Dorrance Special Exhibition Galleries, first floor
African art, when exhibited in the museum setting, often appears frozen in an alien frame. The music, movement, and debate that once surrounded the mask, sculpture, ring, or stool are noticeably missing. Also absent is the immediate context for these objects, the traditional cultures in which they functioned. This innovative exhibition takes an "insider's" approach to African art. Reframing the objects, African Art, African Voices proposes looking at what was once done with them while also listening carefully to what was once said in their presence.
Drawn primarily from the excellent collections of the Seattle Art Museum, the exhibition is organized into thematic categories described by representatives from various African cultures and backgrounds. Personal narrative, interactive media, and contextual information breathe life into the many diverse and beautiful art objects on display.
The show includes approximately 130 objects, including sculpture, masks, textiles, jewelry, photographs, film, and contemporary art. The exhibition is supplemented by video projections, computer interviews, and an audio tour.
A book accompanying this exhibition was published by the Seattle Art Museum in conjunction with Princeton University Press. Titled Art from Africa: Long Steps Never Broke a Back, it includes essays by Robert Farris Thompson, Professor of African and African American Art History at Yale University, and Pamela McClusky, Seattle's founding curator of the Department of the Arts of Africa, Oceania, and the Americas. Known for his scintillating analyses of African art, Thompson devotes his opening essay to introducing the missing dimension of motion, exploring the meaning of postures and gestures in various African cultures. McClusky explores subjects ranging from royal art of the Kom and Asante kingdoms, masquerades from the Yoruba, Dan, and Mende cultures, sculpture from the Kongo region, a Mercedes-Benz coffin from the streets of Ghana, photographs from Mali, and Maasai body ornaments.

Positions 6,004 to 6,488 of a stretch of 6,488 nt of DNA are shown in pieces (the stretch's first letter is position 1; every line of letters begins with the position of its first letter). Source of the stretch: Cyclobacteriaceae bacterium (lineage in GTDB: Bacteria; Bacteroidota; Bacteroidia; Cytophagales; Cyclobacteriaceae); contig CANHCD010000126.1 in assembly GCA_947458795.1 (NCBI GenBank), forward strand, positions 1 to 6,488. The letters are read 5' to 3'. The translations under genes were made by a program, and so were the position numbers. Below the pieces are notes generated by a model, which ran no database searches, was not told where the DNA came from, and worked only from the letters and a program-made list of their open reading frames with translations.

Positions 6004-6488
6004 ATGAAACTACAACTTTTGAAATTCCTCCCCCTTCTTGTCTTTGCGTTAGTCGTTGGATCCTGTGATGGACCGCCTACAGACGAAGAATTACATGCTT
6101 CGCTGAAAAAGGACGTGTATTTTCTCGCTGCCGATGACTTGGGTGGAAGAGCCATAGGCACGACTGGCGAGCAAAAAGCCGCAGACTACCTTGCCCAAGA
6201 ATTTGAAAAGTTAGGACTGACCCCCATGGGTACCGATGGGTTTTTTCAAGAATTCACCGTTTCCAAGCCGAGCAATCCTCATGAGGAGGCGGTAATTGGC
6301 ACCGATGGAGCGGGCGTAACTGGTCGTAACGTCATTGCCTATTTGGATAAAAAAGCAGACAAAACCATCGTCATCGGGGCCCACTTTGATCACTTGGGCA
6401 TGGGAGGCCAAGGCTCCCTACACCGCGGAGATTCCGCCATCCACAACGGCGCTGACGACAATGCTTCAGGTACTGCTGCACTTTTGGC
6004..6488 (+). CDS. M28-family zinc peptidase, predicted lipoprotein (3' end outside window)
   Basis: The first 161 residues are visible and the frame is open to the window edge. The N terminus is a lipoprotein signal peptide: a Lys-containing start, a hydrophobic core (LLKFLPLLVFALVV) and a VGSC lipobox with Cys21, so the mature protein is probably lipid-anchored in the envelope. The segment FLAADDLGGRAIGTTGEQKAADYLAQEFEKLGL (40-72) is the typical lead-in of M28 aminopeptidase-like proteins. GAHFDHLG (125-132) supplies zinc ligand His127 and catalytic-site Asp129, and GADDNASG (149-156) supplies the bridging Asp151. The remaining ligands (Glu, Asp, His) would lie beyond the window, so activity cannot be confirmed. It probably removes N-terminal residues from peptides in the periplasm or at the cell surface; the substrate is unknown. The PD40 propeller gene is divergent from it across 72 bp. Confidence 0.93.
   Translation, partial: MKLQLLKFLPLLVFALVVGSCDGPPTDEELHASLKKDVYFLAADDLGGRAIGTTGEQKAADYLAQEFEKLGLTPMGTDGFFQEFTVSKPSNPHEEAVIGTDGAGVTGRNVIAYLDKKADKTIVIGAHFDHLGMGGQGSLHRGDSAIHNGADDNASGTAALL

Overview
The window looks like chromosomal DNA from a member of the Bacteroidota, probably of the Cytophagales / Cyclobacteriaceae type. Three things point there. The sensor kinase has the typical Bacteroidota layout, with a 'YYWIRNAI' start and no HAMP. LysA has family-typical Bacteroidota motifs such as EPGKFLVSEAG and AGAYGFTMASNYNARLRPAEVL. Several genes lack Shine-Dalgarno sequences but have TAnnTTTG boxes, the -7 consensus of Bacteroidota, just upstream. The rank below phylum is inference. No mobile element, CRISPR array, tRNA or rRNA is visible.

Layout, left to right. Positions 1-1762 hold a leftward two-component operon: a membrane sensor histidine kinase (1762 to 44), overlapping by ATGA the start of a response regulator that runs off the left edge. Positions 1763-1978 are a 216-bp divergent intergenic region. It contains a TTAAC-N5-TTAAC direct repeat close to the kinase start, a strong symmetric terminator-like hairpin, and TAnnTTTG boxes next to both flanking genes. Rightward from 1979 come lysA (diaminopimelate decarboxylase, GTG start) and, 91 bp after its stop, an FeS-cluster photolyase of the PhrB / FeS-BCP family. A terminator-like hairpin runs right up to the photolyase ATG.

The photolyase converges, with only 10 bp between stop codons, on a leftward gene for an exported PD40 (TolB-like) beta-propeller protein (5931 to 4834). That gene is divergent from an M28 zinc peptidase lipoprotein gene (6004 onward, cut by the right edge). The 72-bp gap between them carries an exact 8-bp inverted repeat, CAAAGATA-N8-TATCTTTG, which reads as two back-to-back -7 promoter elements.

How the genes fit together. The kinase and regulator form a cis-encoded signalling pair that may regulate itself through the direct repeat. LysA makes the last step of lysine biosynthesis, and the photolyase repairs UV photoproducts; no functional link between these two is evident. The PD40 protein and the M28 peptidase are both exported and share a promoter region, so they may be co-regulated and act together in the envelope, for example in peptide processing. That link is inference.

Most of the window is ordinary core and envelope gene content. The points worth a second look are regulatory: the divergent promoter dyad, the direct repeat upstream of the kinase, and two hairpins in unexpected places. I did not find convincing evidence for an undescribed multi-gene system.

This exhibition was organized by the Seattle Art Museum with generous funding provided by Washington Mutual.
It was also supported by generous grants from The Pew Charitable Trusts and The Jessie Ball duPont Fund, and by the Robert Montgomery Scott Endowment for Exhibitions at the Philadelphia Museum of Art. Additional funding was provided by The Neubauer Family Foundation and the Pennsylvania Council on the Arts/Pennsylvania Humanities Council. Promotional and media support was provided by The Philadelphia Tribune and NBC 10 WCAU. The audio tour is made available to visitors without charge through the generosity of Target Corporation.
The exhibition was organized by Pamela McClusky, Curator of African and Oceanic Art at the Seattle Art Museum. The exhibition is coordinated in Philadelphia by John Zarobell, Assistant Curator of European Painting and Sculpture before 1900, Philadelphia Museum of Art.